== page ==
TM

Translation has come a long way. We now have the power of machines to store previous translations. Find out what TM is, how you can leverage it, and how it increases translator’s productivity.

Share:

Share on facebook
Share on twitter
Share on linkedin

Translation has come a long way. We now have the power of machines to store previous translations. Find out what TM is, how you can leverage it, and how it increases translator’s productivity.


What is TM? TM is an acronym for translation memory and it is basically a storage for all the translations that a translator did on the project for a client. 

Imagine a simple sentence ‘Hello, how are you?’ in English – that’s the source language – and that would be translated into the target language, let’s say French. Now, the purpose of the TM is to store this translation. Therefore, whenever the translator finishes the translation, and the translation has been approved, it gets stored in the translation memory. 

The reason why we want to store this is the next time when the translator encounters the very same string ‘Hello, how are you?’ they don’t have to translate from scratch, and spend the whole time thinking about the translation. The translation would be automatically suggested by the translation memory because it has been approved and stored already. Therefore, the translation would come up automatically without taxing your time as a translator. 

Of course, this is just one example for one string. Whenever you translate a project, there will be many, multiple strings. As the TM grows, it can have thousands, up to millions of translation pairs or translation segments like this from English to French. And over time, we will have a better leverage, because the TM is bigger and has more strings.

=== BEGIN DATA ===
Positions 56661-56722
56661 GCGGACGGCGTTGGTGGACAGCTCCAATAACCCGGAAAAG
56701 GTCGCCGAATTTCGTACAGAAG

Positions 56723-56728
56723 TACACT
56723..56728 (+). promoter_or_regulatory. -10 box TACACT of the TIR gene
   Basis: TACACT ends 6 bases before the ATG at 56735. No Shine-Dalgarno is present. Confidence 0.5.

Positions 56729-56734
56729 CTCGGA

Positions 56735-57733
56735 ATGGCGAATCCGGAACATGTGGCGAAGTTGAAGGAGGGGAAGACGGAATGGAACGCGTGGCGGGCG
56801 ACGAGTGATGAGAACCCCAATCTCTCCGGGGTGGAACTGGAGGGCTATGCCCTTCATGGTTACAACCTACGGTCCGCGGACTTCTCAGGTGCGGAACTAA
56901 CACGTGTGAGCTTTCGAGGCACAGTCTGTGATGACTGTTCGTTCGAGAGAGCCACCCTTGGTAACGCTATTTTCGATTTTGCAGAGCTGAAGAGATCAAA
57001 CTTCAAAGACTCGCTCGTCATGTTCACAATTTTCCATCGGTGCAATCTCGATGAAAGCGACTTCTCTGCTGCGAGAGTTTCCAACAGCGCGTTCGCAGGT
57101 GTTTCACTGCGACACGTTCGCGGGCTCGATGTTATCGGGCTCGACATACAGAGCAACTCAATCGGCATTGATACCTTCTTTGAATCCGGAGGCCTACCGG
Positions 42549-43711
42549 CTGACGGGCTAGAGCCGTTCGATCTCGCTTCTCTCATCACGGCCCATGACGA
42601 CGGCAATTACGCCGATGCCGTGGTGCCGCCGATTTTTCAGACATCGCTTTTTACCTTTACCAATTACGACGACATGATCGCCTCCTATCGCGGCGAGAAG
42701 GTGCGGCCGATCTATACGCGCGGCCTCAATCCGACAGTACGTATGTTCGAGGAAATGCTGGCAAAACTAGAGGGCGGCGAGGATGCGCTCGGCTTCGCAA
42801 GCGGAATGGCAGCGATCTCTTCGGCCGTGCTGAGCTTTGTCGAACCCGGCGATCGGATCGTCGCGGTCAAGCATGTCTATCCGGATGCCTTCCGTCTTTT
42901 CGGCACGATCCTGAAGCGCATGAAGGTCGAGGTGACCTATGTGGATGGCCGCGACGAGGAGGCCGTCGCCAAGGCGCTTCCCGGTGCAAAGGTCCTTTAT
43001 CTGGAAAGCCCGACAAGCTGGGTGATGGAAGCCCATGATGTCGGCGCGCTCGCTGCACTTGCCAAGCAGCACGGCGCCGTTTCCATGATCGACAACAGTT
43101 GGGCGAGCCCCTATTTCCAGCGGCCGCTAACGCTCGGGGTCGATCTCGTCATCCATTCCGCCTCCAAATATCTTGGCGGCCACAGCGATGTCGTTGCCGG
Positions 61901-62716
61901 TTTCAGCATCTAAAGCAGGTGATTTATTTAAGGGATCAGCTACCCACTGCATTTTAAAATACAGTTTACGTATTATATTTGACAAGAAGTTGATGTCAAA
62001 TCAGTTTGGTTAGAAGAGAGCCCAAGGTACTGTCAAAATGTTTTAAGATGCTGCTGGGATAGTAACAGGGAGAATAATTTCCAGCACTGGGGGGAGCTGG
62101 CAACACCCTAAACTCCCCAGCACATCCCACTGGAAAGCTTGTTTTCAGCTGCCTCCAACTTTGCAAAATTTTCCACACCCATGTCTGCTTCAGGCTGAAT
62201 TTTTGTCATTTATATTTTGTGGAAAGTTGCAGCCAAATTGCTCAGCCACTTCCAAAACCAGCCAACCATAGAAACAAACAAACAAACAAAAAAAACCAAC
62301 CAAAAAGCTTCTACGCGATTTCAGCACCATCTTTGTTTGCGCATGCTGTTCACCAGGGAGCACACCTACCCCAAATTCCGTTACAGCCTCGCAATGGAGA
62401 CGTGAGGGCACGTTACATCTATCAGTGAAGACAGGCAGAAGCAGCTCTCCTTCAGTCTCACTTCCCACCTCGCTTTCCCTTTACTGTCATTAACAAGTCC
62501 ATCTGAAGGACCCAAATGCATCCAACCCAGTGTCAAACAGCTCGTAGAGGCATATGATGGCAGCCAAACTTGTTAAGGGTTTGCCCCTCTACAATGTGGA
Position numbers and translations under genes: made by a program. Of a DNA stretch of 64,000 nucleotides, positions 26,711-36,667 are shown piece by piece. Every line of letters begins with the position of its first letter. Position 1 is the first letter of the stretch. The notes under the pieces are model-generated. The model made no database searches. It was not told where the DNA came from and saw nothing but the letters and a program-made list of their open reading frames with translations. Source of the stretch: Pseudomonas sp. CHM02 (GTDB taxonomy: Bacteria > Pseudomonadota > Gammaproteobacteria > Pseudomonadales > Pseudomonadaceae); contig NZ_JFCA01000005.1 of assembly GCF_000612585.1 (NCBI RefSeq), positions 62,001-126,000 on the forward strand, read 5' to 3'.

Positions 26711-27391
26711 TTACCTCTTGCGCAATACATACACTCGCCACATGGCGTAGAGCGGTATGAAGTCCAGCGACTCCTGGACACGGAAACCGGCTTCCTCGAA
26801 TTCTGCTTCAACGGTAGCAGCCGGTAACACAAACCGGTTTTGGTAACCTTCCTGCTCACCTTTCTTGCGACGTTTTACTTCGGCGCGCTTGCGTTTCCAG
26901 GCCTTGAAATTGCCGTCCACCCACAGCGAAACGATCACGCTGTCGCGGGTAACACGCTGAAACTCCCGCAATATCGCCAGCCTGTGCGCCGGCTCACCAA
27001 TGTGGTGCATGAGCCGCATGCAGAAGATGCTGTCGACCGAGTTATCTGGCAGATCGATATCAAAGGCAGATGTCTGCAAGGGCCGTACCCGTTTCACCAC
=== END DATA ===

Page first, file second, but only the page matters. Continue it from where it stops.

One of the reasons why we use translation memories is to speed up productivity, of course. You don’t want to translate the same things again and again, and spend time figuring out how to translate them. It will be very ineffective and inefficient. Second reason is consistency. In most cases, whenever we have the same English sentence or string, or source string, we want to have the same translation as well, to keep things consistent. 

And that’s why we have translation memory.

We’re always creating new localization content — make sure you don’t miss anything. Be the first to get our upcoming newsletter by joining the mailing list now. 

If you enjoyed that, you’ll love these…

Why hello there!

Enjoy 10% off

on your first course when you join our mailing list.

* All information collected will be used in accordance with our privacy policy. You may unsubscribe at any time.